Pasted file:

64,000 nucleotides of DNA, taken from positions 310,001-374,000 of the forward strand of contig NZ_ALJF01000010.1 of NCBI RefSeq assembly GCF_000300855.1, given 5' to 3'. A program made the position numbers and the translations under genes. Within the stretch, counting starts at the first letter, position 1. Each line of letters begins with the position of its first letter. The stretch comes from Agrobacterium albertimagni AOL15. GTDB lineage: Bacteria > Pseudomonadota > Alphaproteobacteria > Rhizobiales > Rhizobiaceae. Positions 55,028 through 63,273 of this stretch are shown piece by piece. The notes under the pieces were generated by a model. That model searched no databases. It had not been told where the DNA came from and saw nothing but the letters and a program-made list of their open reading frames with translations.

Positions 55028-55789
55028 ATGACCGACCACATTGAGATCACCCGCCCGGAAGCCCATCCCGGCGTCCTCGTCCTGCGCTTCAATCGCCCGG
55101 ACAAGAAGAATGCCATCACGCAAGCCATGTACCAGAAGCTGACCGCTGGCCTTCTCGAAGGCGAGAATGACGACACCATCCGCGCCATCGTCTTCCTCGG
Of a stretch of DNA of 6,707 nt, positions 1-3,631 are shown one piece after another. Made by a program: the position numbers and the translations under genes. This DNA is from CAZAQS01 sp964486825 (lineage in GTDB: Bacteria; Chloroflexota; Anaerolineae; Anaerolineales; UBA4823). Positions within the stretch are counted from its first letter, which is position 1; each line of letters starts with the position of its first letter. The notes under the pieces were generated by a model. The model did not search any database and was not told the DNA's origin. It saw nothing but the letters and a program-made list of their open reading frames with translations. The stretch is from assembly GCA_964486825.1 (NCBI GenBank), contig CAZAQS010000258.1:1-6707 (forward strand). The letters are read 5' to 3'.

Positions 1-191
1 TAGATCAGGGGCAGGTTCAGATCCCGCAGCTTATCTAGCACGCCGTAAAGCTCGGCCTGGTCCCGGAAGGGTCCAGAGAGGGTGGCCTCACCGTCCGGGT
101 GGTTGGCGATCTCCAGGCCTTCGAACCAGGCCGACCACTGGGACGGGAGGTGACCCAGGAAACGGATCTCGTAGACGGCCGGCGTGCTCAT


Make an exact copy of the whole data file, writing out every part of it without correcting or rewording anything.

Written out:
64,000 nucleotides of DNA, taken from positions 310,001-374,000 of the forward strand of contig NZ_ALJF01000010.1 of NCBI RefSeq assembly GCF_000300855.1, given 5' to 3'. A program made the position numbers and the translations under genes. Within the stretch, counting starts at the first letter, position 1. Each line of letters begins with the position of its first letter. The stretch comes from Agrobacterium albertimagni AOL15. GTDB lineage: Bacteria > Pseudomonadota > Alphaproteobacteria > Rhizobiales > Rhizobiaceae. Positions 55,028 through 63,273 of this stretch are shown piece by piece. The notes under the pieces were generated by a model. That model searched no databases. It had not been told where the DNA came from and saw nothing but the letters and a program-made list of their open reading frames with translations.

Positions 55028-55789
55028 ATGACCGACCACATTGAGATCACCCGCCCGGAAGCCCATCCCGGCGTCCTCGTCCTGCGCTTCAATCGCCCGG
55101 ACAAGAAGAATGCCATCACGCAAGCCATGTACCAGAAGCTGACCGCTGGCCTTCTCGAAGGCGAGAATGACGACACCATCCGCGCCATCGTCTTCCTCGG
Of a stretch of DNA of 6,707 nt, positions 1-3,631 are shown one piece after another. Made by a program: the position numbers and the translations under genes. This DNA is from CAZAQS01 sp964486825 (lineage in GTDB: Bacteria; Chloroflexota; Anaerolineae; Anaerolineales; UBA4823). Positions within the stretch are counted from its first letter, which is position 1; each line of letters starts with the position of its first letter. The notes under the pieces were generated by a model. The model did not search any database and was not told the DNA's origin. It saw nothing but the letters and a program-made list of their open reading frames with translations. The stretch is from assembly GCA_964486825.1 (NCBI GenBank), contig CAZAQS010000258.1:1-6707 (forward strand). The letters are read 5' to 3'.

Positions 1-191
1 TAGATCAGGGGCAGGTTCAGATCCCGCAGCTTATCTAGCACGCCGTAAAGCTCGGCCTGGTCCCGGAAGGGTCCAGAGAGGGTGGCCTCACCGTCCGGGT
101 GGTTGGCGATCTCCAGGCCTTCGAACCAGGCCGACCACTGGGACGGGAGGTGACCCAGGAAACGGATCTCGTAGACGGCCGGCGTGCTCAT